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Australia will send immediate oxygen, AstraZeneca vaccines to Indonesia as COVID-19 crisis deepens

Australia will provide immediate health support to Indonesia as it battles its deadliest COVID-19 wave yet, amid growing pressure on the government to step up its response to the escalating crisis “on its doorstep”.

Foreign Minister Marise Payne announced on Wednesday night that medical supplies, including oxygen and 2.5 million doses of the AstraZeneca vaccine, will be sent to the Southeast Asian nation.

Minister Payne said she spoke with her Indonesian counterpart Retno Marsudi earlier that day, informing him of the immediate health support.

The package will include $12 million for oxygen-related and other medical equipment, including 1,000 ventilators, up to 700 oxygen concentrators, and more than 170 oxygen cylinders, along with 40,000 test kits.

Minister Payne said 2.5 million doses from Australia’s AstraZeneca stock will also be shared with Indonesia to support its national vaccine rollout.

“Australian support will extend rapid testing capacity, maintain existing health services and assist with emergency medical facilities as Indonesia responds to growing case numbers,” she said in a statement.

“Further to Prime Minister Morrison’s announcement at the G7 Summit to provide at least 20 million COVID-19 vaccines for the Indo-Pacific region by mid-2022, 2.5 million of these vaccine doses will be shared with Indonesia to support its national vaccine rollout.”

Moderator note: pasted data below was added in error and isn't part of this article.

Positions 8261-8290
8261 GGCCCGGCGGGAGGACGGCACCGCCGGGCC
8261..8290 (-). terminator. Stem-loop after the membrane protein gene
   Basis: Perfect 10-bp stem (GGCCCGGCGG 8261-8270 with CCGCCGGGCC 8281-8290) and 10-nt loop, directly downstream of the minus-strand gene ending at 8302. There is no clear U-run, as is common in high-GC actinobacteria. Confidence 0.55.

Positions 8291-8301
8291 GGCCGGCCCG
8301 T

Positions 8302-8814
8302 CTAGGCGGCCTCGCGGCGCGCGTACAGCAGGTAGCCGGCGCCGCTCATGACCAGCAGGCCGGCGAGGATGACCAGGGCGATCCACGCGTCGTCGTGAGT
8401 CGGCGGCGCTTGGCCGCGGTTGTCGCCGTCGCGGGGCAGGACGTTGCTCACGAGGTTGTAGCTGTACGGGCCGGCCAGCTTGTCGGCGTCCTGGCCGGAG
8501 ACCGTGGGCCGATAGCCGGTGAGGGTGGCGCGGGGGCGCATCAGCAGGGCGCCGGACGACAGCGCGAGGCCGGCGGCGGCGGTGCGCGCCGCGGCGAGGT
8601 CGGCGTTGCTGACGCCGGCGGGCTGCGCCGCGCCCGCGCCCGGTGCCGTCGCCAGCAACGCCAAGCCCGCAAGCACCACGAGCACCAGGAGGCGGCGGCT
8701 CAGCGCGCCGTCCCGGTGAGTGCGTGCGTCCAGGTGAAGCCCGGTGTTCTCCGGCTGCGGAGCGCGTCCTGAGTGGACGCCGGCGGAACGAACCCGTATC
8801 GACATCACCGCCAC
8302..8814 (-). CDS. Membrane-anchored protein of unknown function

It comes as aid groups this week urged Australia to ramp up its response, warning of a looming catastrophe in Southeast Asia’s worst-hit nation.

A portrait of a woman is laid on her grave at Rorotan Cemetery which is reserved for those who died of COVID-19, in Jakarta, Indonesia,Wednesday, 7July, 2021.

A portrait of a woman is laid on her grave at Rorotan Cemetery, which is reserved for those who died of COVID-19, in Jakarta, Indonesia, Wednesday, 7July, 2021.

AP

On Tuesday, Indonesia reported a record 31,189 new COVID-19 infections and 728 deaths. Hospitals are already buckling under the pressure, and the government is warning the worst may be yet to come.

Speaking to SBS News before the federal government’s announcement, Save the Childre’s Dino Satria, based in Jakarta, said the Indonesian government “is preparing for the worst-case scenario”.

International assistance is really needed,” he told SBS News earlier on Wednesday.

Mr. Satria said medical aid, such as oxygen and PPE, is urgently needed, but vaccines are the most effective means of controlling the virus.

“We desperately need more vaccines – that’s the bottom line. Without help from the international community through COVAX, the COVID crisis in Indonesia will quickly spiral out of control.”

Australia has committed $130 million to the COVAX Facility, an international partnership established to ensure equitable distribution of COVID‑19 vaccines worldwide, including Indonesia.

Mr. Satria said hospitals are dangerously close to capacity, adding that even those fortunate enough to get a bed are dying because of acute shortages. “It’s really worrying right now because the hospitals are full. And, of course, there are oxygen issues. People are dying in hospitals because of a lack of oxygen,” he said.

Molly Aronson

Molly Aronson is a 26-year-old government politician who enjoys bowling, running and jigsaw puzzles. She is creative and exciting, but can also be very greedy and a bit greedy.She is an australian Christian who defines herself as straight. She has a post-graduate degree in philosophy, politics and economics. She is allergic to grasshoppers.

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